“The way you talk about yourself and your life – your story – has a great deal to do with what shows up in your day-to-day experience.” -David Emerald
In his book, Willpower Doesn’t Work, author, Benjamin Hardy, makes this bold statement.
“The environment around us is far too powerful, stimulating, addicting and stressful to overcome by white knuckling. The only way to stop just surviving and learn to truly thrive in today’s world is to create and control your environment.”
He goes on to add that “controlling” our environment is NOT about exerting our WILL in order to do so. Instead, it’s about choosing and influencing our external environment through getting right internally in our mindset, behaviors and choices. In other words, controlling ourselves and how we respond and choose in regard to our thoughts, actions and environments.
Proof that willpower doesn’t work is where many find themselves right now. I heard someone recently referring to the sensation they were feeling at this time as “Quarantine Fatigue.” That makes sense if we’ve been trying to manage our changed situation the way we might, typically, take on a diet or exercise regimen geared toward losing weight because we don’t like the way we look or our doctor told us we must. Applying willpower to “force” ourselves into new behaviors does not create sustainable change. And in this time where we are being asked to truly transform, this practice will leave us feeling depleted and frustrated.
This quarantine fatigue we may be experiencing is exactly what we’d see before falling off that diet or exercise regime or any band-aid fix we have chosen to address the REAL, INTERNAL shift we want to feel and experience – an exhaustion that literally comes from running out of fuel and “push.”
If we have been “waiting it out” and simply managing the current situation, hoping for things to “get back to normal,” we may want to consider things differently. What we are seeing right now is not about the band-aid pivot just to attempt to control the environmental factors we are experiencing. It’s about finding ways to truly and deeply integrate the shifts and changes necessary to make the new behaviors into a lifestyle and not a “diet” to help us survive a temporary blip or overcome a short-term obstacle.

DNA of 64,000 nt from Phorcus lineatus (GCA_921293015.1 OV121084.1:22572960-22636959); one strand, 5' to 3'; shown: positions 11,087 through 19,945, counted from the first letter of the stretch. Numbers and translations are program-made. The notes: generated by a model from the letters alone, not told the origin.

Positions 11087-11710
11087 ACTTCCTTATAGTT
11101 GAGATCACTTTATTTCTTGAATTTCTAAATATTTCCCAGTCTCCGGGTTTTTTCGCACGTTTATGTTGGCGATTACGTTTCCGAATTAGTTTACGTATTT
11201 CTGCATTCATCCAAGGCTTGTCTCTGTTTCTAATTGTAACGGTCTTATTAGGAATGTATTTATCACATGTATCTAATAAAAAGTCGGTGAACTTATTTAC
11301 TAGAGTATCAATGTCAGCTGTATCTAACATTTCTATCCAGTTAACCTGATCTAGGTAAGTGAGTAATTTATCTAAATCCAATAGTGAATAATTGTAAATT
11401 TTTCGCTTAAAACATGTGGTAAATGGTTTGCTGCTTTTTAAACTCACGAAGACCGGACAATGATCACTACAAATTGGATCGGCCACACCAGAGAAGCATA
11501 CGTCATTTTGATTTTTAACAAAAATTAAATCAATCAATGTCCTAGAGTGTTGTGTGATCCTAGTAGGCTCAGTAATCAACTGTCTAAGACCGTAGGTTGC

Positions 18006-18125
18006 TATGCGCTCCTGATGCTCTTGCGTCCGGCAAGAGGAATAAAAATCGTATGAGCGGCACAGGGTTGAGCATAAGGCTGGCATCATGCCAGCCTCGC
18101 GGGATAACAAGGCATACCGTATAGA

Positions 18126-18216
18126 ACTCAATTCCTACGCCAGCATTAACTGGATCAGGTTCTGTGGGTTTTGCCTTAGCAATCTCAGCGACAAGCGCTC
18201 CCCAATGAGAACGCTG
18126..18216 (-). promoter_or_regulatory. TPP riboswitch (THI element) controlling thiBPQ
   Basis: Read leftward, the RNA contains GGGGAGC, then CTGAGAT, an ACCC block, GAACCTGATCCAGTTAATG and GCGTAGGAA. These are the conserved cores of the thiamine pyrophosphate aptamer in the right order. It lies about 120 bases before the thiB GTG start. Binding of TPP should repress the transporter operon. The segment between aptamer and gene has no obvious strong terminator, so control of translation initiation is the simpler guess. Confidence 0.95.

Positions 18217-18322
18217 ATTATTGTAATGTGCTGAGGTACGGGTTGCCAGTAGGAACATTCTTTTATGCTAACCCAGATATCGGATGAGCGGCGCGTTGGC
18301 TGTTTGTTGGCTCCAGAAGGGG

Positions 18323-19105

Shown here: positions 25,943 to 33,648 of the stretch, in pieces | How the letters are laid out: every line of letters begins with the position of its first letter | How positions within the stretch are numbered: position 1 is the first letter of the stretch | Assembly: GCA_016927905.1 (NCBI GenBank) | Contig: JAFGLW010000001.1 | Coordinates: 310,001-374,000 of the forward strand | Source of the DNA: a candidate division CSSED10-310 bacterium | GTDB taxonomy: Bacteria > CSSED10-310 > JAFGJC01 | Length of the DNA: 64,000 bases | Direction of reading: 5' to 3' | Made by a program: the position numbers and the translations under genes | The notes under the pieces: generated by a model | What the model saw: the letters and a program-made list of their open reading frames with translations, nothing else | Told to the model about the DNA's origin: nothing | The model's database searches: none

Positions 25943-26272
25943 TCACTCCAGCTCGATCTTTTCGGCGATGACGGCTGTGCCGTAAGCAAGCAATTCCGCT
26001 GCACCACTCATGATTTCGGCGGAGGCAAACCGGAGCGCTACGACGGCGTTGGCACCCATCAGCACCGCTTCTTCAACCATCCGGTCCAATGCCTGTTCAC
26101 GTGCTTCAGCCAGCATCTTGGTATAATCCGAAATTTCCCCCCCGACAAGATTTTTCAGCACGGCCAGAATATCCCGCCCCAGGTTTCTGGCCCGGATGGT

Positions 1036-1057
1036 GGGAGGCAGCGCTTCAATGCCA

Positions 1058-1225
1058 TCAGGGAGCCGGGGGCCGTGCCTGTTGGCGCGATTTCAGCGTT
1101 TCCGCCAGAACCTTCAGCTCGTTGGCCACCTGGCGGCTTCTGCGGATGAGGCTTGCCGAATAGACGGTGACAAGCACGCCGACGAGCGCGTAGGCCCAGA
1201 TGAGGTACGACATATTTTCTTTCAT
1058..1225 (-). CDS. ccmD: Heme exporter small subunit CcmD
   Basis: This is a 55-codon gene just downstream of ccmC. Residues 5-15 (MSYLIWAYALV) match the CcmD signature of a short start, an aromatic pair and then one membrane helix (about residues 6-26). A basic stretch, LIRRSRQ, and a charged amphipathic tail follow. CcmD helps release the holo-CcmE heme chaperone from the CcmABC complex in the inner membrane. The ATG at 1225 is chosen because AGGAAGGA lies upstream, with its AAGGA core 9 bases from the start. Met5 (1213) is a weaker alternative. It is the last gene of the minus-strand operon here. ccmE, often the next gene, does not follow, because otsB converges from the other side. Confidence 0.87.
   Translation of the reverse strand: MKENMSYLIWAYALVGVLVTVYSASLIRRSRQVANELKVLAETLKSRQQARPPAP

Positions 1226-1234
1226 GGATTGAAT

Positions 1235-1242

There are many things I don’t know, but one thing I do know is we won’t be “going back” to the way things were. We simply cannot. There is only forward, and I believe the future is going to look very different. It needs to.
What we are undergoing is asking us to take more personal responsibility, as individuals, for the choices and actions we take that create the experiences and circumstances in our lives. As a collective, we are being commanded to work on ways to both support and challenge one another TO BE more responsible and accountable.
One of my favorite models for both awareness and personal accountability discusses the dynamics we tend to engage in when we, as humans, are under stress.
In the late 1960’s, psychiatrist, Dr. Stephen Karpman, created the Drama Triangle roles and discussed their interplay as a model to demonstrate the most common ways in which people interact (through ego) in an attempt to govern their fears and anxiety.
Later, showing how to consciously move beyond these drama roles, author, David Emerald, created the TED model to illustrate how humans can shift from states/roles of disempowerment to take positive control of their lives. In his book, The Power of TED, through the use of parable, Emerald lays out how to gain awareness of the roles we are playing and how to choose and act from more empowering positions, where necessary.
The Karpman Drama Triangle model:
The Victim: The Victim’s stance is “Poor me!” The Victim feels victimized, oppressed, helpless, hopeless, powerless, ashamed, and seems unable to make decisions, solve problems, take pleasure in life, or achieve insight. The Victim, if not being persecuted, will seek out a Persecutor and also a Rescuer (sometimes placing the same person in both roles) who will save the day, but also perpetuates the Victim’s negative feelings and position. The victim finds a false sense of “safety” in believing they don’t have to take responsibility because they can’t – the belief that nothing is in their control.